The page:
Marc Benioff and Salesforce are partnering with Google in one of cloud computing’s highest profile alliances yet — one that could send aftershocks through the business software market.
In a strategic partnership announced on Monday, Salesforce and Google revealed plans to integrate Google’s office software suite called G Suite with Salesforce’s core platform, an integration of Google Analytics into Salesforce’s marketing software and a mutual commitment to use each other’s products moving forward.
Salesforce will use Google’s cloud infrastructure for “expansion” of its core services as part of the deal, a major win for Diane Greene and her cloud unit at Google as part of its ongoing challenge to Amazon Web Services and Microsoft Azure for market share. But Google may be the one giving more back in the partnership, as the company’s opening up of Google Analytics could provide a major boost to the usefulness of Salesforce’s marketing products moving forward.
“This is a first of its kind partnership, that we view as the best of both worlds,” says Ryan Aytay, an executive vice president of business development and strategic accounts at Salesforce. “It brings our companies together with one priority: to make our customers smarter and more productive.”
The integration of Google Analytics with Salesforce Marketing Cloud had been a top request of Google’s and Salesforce’s customers in recent months, says Google Analytics senior director Babak Pahlavan. While Google has offered APIs for companies to build on top of Google Analytics in the past, it’s never opened up the product to such a deep integration before, says Google Cloud president Tariq Shaukat. Combining the tools, marketers will be able to combine data from website visits with customer profiles in Salesforce to offer more personalized sites and ads. While many of Salesforce’s marketing customers have also used Google Analytics, the two couldn’t be smoothly integrated enough for it to be worthwhile, especially in driving customer engagement, says Salesforce Marketing Cloud CEO Bob Stutz.
Google is also looking to use the partnership with Salesforce to drive adoption of its office software platform, G Suite, which competes primarily with Microsoft Office 365 and other more focused tools such as Box and Dropbox. Google is offering a promotion to any Salesforce customer not using G Suite to get the service free for one year. Aytay at Salesforce says that while G Suite might appear to compete with some of Salesforce’s products – predominantly Quip, which Salesforce acquired in 2016 – Salesforce has used both internally for months without conflict.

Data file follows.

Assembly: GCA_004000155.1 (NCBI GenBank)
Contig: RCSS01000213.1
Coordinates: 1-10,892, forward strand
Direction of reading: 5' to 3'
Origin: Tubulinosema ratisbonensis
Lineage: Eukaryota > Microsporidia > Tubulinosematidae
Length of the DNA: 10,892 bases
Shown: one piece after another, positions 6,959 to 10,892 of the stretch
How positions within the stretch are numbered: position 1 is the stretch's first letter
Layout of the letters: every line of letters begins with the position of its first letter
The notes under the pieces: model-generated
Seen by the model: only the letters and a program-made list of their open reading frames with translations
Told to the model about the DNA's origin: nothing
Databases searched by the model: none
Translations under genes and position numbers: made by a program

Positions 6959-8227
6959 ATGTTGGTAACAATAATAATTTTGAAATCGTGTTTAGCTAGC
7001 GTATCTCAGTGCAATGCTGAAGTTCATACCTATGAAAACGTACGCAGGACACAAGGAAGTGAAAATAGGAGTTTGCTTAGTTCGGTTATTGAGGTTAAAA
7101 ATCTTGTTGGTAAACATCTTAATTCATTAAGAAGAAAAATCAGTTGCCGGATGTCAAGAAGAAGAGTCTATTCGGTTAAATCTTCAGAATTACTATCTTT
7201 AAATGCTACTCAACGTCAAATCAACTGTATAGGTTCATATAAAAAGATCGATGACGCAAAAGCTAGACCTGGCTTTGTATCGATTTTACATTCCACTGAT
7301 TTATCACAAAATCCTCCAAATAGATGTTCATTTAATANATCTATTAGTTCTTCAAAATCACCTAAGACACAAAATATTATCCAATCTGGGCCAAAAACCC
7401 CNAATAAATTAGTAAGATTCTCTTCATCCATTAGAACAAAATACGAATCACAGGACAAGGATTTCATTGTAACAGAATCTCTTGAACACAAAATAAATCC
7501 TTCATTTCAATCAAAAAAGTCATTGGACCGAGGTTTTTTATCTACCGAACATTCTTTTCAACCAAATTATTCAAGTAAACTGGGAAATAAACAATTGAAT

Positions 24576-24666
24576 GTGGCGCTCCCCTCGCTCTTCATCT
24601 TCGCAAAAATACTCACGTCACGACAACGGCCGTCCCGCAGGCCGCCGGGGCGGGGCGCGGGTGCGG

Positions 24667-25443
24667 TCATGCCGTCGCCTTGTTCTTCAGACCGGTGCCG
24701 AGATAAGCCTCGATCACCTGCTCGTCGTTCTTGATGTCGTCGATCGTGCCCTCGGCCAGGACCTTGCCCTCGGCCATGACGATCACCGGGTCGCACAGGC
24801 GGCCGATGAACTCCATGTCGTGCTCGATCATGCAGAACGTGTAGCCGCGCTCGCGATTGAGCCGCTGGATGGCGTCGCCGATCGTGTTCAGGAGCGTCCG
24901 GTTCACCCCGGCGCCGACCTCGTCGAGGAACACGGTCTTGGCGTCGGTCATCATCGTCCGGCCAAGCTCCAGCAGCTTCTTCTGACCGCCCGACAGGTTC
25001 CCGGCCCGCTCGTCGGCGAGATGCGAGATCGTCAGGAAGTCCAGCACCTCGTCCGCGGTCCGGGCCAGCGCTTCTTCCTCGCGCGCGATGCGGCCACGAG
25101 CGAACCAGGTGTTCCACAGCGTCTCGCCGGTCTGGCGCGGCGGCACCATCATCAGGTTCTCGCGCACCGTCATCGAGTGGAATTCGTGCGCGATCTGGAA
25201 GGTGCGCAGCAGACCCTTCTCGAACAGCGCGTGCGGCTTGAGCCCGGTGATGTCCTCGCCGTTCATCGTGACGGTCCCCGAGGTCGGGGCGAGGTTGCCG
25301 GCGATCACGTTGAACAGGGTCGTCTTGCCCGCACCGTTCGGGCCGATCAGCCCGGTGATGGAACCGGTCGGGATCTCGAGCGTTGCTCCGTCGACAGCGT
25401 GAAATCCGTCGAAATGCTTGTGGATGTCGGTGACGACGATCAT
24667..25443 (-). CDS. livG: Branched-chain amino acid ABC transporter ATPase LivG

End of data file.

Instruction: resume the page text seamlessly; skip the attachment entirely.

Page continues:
The coup for Google in the partnership could prove Salesforce CEO Benioff’s commitment to move more of the company’s core computing onto Google in upcoming months. Salesforce had made much of selecting Amazon Web Services as its preferred public cloud infrastructure provider in May 2016, with Salesforce committing to using AWS in Canada and Australia while continuing to run Heroku and other services on Amazon. The deal with Google would suggest that Salesforce will be moving parts of its core business to Google’s AWS rival over time. Aytay said Google is one of Salesforce’s five biggest customers, and that Salesforce will continue to follow a “multi cloud” strategy of working with multiple vendors moving forward.
It’s another high profile alliance for Google, which announced a partnership with Cisco in October and a multi-year deal with Marketo in August. Microsoft had announced its own coup, a seven year deal with energy giant Chevron to use Microsoft’s cloud, in October.
Fans of Google Cloud will still celebrate the vote of confidence from Salesforce in Google’s platform as a long-term viable competitor. And for Salesforce customers interested in G Suite, the deal could prove a windfall as Google gives away its product in pursuit of market share.